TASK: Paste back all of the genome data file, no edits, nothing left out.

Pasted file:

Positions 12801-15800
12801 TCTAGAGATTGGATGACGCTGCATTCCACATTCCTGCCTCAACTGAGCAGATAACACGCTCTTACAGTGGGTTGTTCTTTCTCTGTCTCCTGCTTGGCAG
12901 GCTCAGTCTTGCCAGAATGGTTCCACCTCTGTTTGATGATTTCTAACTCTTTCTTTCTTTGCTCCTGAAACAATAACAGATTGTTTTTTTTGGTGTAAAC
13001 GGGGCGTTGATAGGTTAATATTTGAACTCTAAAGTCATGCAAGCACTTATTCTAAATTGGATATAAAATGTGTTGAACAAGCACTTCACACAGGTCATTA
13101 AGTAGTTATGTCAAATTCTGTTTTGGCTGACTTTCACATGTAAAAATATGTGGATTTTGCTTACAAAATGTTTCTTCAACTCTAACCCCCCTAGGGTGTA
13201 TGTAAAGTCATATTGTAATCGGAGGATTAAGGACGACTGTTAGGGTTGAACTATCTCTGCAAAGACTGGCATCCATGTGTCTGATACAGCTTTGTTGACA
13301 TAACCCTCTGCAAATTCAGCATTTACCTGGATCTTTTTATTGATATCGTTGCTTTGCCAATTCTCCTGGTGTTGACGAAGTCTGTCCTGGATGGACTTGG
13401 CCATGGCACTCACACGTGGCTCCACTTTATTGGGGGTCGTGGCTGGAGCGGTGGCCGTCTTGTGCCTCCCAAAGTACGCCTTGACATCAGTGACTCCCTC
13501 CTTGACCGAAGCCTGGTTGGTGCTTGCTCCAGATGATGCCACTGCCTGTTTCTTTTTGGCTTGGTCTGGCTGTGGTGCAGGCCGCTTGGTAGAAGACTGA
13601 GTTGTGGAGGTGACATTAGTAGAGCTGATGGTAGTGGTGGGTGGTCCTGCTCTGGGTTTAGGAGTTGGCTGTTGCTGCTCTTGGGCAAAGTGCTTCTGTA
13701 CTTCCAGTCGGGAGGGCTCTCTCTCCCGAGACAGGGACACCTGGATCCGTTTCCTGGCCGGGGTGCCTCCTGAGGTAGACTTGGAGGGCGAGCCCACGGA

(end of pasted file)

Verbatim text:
Positions 12801-15800
12801 TCTAGAGATTGGATGACGCTGCATTCCACATTCCTGCCTCAACTGAGCAGATAACACGCTCTTACAGTGGGTTGTTCTTTCTCTGTCTCCTGCTTGGCAG
12901 GCTCAGTCTTGCCAGAATGGTTCCACCTCTGTTTGATGATTTCTAACTCTTTCTTTCTTTGCTCCTGAAACAATAACAGATTGTTTTTTTTGGTGTAAAC
13001 GGGGCGTTGATAGGTTAATATTTGAACTCTAAAGTCATGCAAGCACTTATTCTAAATTGGATATAAAATGTGTTGAACAAGCACTTCACACAGGTCATTA
13101 AGTAGTTATGTCAAATTCTGTTTTGGCTGACTTTCACATGTAAAAATATGTGGATTTTGCTTACAAAATGTTTCTTCAACTCTAACCCCCCTAGGGTGTA
13201 TGTAAAGTCATATTGTAATCGGAGGATTAAGGACGACTGTTAGGGTTGAACTATCTCTGCAAAGACTGGCATCCATGTGTCTGATACAGCTTTGTTGACA
13301 TAACCCTCTGCAAATTCAGCATTTACCTGGATCTTTTTATTGATATCGTTGCTTTGCCAATTCTCCTGGTGTTGACGAAGTCTGTCCTGGATGGACTTGG
13401 CCATGGCACTCACACGTGGCTCCACTTTATTGGGGGTCGTGGCTGGAGCGGTGGCCGTCTTGTGCCTCCCAAAGTACGCCTTGACATCAGTGACTCCCTC
13501 CTTGACCGAAGCCTGGTTGGTGCTTGCTCCAGATGATGCCACTGCCTGTTTCTTTTTGGCTTGGTCTGGCTGTGGTGCAGGCCGCTTGGTAGAAGACTGA
13601 GTTGTGGAGGTGACATTAGTAGAGCTGATGGTAGTGGTGGGTGGTCCTGCTCTGGGTTTAGGAGTTGGCTGTTGCTGCTCTTGGGCAAAGTGCTTCTGTA
13701 CTTCCAGTCGGGAGGGCTCTCTCTCCCGAGACAGGGACACCTGGATCCGTTTCCTGGCCGGGGTGCCTCCTGAGGTAGACTTGGAGGGCGAGCCCACGGA